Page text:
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Monday, January 19 2009
As George W. Bush’s term in office as America’s 43rd President comes to a close, it is appropriate for political thinkers, scholars, historians, and citizens alike to critique the highlights and the lowlights of his eight years. Critics will undoubtedly point to the faulty intelligence leading up to the invasion of Iraq, or the failed effort to reform social security and immigration. Supporters will surely point to the undeniable reality that, against the expectations of virtually every “expert” following September 11th, President Bush has fulfilled his solemn duty to protect the American people from further attack. And therefore the debate over the relative success or failure of his administration will continue for decades to come. As it should.
As a student and teacher of history, one of the most intellectually absurd exercises that so-called historians undertake is arrogantly concluding where the current president will rank compared to previous presidents in American history. Each of the mainstream media outlets have interviewed these self-proclaimed psychics who predict that George W. Bush will be forever regarded as a failed president, if not the worst ever.
Douglas Brinkley (the same unbiased historian who called Jimmy Carter “the most principled American president since Harry Truman,” and who wrote a glowing biography of John Kerry during his failed campaign to unseat President Bush) recently told CBS News that “It’s safe to say that President Bush is going to be seen as the very bottom-rung of American presidents…as a judicial historian looking at what’s occurred on his watch, it is almost void of genuine accomplishment.” 
Not to be outdone, historian Joseph Ellis (the same man who idiotically scoffed at the notion that September 11th, 2001 would be anything more than a mere footnote in American history) concluded, “I think that George Bush might very well be the worst president in American history…Bush has nothing on the positive side, virtually nothing.”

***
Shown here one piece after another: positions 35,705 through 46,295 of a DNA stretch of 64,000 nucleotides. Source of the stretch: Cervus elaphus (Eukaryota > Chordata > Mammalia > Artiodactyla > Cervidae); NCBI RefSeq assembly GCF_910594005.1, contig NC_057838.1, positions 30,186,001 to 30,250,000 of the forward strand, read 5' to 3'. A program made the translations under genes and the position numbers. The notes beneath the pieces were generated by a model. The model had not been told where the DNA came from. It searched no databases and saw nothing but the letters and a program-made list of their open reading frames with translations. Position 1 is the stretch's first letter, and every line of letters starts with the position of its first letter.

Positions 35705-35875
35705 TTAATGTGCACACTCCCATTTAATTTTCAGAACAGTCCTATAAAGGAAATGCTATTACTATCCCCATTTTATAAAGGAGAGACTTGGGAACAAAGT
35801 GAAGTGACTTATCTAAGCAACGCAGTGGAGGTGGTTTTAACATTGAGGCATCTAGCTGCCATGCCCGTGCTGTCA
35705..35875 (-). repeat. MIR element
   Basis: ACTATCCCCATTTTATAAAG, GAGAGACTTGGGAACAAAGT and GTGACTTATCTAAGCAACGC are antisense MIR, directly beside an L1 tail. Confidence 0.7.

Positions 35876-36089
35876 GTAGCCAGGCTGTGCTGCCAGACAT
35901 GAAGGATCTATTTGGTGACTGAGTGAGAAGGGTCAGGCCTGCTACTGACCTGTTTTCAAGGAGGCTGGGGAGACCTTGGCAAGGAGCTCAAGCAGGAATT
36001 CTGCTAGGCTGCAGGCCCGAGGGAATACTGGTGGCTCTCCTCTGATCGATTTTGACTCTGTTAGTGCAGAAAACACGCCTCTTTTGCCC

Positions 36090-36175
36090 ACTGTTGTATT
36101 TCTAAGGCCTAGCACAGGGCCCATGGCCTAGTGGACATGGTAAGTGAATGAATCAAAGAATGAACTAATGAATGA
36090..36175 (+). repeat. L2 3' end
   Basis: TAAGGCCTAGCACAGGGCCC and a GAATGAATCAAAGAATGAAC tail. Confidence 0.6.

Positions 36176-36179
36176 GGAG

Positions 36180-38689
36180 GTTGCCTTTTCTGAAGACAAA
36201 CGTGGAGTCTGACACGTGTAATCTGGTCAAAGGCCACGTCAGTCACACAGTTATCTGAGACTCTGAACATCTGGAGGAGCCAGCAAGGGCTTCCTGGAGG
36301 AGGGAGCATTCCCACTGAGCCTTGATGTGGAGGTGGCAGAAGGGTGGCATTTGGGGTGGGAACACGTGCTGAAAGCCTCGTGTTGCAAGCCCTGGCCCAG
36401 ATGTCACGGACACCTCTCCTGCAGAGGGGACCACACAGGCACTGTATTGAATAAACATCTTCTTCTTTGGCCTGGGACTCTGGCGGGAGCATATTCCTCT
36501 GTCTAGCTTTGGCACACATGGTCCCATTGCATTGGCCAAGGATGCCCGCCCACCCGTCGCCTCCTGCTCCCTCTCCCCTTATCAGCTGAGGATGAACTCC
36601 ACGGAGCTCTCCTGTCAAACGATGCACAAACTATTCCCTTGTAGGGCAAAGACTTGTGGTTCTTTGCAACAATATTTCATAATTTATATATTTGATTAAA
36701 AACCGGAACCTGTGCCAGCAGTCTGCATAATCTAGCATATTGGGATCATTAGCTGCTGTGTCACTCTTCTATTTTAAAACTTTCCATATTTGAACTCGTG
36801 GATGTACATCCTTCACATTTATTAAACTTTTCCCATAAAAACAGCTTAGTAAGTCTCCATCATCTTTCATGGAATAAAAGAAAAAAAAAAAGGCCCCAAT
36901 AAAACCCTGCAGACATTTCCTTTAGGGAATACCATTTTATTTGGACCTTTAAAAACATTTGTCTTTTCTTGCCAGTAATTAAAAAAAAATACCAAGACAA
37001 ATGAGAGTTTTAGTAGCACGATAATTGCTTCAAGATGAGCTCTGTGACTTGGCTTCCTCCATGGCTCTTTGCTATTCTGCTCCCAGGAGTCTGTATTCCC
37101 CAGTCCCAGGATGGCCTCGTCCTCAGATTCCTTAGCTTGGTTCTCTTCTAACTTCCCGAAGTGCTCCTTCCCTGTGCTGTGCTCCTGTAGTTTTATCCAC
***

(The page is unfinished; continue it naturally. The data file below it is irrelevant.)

And so it goes. The mainstream networks, who have been waging an eight year public relations war against a president they never believed was legitimate, continue to parade out left-wing scholars who tell us all what future generations will believe.
With all due respect, this exercise unquestionably proves that many so-called historians are willing to betray their field for the sake of making a political statement. The legacy of modern presidents cannot accurately and fairly be evaluated for generations. Think about it: Abraham Lincoln was loathed in his day, with nearly two thirds of the American people voting against him in his first election. The Douglas Brinkleys of Lincoln’s day would have never been able to predict that 150 years later he would be held on par by some with the incomparable George Washington.
And even in our most recent century, FDR has long been regarded as one of the best. Yet just now we are beginning to fully grasp how much of a failure FDR’s New Deal truly was…how it prolonged the Great Depression by nearly a decade. There is little question that in the future, FDR will continue to plummet from his current position as one of America’s greatest.
Contrast him with his successor, Harry S. Truman. Truman left office extremely unpopular, and with a similar tag as what the current president wears. Yet today, his stock continues to rise, with historians recognizing that this “backwards hick” actually handled his office in an admirable way.
Where George W. Bush ends up on the list of all-time great presidents will remain a mystery long after the current crop of self-serving historians have passed. And what’s so ironic is that his legacy could easily be impacted by what his successor is able to accomplish. If Barack Obama bungles the situation in Iraq and it turns into an Iranian extension or hotbed for terrorist training, Bush’s decision to invade and “democratize” Iraq will look disastrous. But suppose that the progress now occurring there continues, and Iraq becomes a valuable ally in the region, one whose democratic processes rub off on its neighbors, thus transforming the world’s most volatile region into stability. Imagine that Bush’s War on Terror continues to successfully dismantle the world wide terror groups bent on death and destruction. 
Could George W. Bush one day be mentioned among America’s greatest? That’s something that not even the brash Douglas Brinkley could predict…so maybe he shouldn’t try.
Peter W. Heck
Posted by: Peter Heck AT 08:10 pm   |  Permalink   |  2 Comments  |  Email
"Could George W. Bush one day be mentioned among America’s greatest?" No. Next question.
Posted by compelled to comment on 10/03/2009 21:07:48
George Walker Bush did nothing good for America. He pulled the wool over our eyes. Convinced us he was a rural everyman...He grew up in Connecticut with a silver spoon and made it into college and through life on his father's coattails. He bought the ranch year before running for president, and he got rid of it a year after. He was a sham and everyone knows it.
Posted by American on 10/03/2009 21:16:45

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